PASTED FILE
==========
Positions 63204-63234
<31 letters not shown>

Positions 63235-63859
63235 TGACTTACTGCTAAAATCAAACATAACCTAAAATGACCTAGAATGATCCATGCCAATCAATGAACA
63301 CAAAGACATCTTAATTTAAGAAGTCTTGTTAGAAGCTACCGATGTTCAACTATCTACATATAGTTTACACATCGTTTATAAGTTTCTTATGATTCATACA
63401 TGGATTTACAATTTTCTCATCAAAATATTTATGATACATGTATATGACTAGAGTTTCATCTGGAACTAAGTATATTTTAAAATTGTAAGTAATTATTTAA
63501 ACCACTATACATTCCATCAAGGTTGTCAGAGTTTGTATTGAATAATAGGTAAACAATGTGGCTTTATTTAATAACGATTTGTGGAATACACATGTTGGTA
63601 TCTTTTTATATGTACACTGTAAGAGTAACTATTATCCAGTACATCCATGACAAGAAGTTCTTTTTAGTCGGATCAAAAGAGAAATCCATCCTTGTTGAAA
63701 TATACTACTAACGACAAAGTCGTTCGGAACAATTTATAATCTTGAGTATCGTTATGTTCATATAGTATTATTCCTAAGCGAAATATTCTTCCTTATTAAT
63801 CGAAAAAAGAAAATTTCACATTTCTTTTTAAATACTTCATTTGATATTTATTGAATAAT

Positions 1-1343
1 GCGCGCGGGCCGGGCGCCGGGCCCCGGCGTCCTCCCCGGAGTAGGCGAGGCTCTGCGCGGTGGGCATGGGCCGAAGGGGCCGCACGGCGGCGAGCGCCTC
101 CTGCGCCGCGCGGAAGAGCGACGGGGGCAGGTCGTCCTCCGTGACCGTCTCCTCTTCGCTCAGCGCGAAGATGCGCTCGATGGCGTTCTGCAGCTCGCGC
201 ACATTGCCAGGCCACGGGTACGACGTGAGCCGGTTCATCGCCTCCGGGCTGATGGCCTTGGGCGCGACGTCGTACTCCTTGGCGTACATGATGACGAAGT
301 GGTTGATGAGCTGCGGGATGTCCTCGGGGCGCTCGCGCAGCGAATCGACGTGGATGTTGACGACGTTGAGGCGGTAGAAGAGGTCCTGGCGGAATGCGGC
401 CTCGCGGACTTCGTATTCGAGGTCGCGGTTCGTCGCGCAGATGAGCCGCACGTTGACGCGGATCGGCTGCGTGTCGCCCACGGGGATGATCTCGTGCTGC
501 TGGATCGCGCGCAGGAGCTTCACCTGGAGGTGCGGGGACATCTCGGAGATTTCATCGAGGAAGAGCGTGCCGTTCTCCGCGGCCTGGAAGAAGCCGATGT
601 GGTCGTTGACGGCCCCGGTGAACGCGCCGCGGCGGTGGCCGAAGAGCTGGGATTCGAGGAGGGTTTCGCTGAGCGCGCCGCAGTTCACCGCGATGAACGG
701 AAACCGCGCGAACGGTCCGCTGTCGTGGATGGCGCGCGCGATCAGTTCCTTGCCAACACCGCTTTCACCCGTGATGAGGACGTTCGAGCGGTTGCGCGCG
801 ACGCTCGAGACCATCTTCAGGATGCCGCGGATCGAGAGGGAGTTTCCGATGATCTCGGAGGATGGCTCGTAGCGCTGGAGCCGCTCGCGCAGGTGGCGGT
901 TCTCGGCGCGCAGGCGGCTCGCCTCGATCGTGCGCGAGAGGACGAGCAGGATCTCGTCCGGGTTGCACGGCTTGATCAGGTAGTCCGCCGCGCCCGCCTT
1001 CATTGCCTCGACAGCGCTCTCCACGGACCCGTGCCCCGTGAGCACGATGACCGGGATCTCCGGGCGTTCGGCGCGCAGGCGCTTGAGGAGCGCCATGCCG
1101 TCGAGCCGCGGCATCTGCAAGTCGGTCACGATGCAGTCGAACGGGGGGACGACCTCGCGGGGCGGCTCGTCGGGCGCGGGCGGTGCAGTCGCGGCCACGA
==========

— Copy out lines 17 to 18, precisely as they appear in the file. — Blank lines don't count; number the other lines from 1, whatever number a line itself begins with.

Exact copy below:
501 TGGATCGCGCGCAGGAGCTTCACCTGGAGGTGCGGGGACATCTCGGAGATTTCATCGAGGAAGAGCGTGCCGTTCTCCGCGGCCTGGAAGAAGCCGATGT
601 GGTCGTTGACGGCCCCGGTGAACGCGCCGCGGCGGTGGCCGAAGAGCTGGGATTCGAGGAGGGTTTCGCTGAGCGCGCCGCAGTTCACCGCGATGAACGG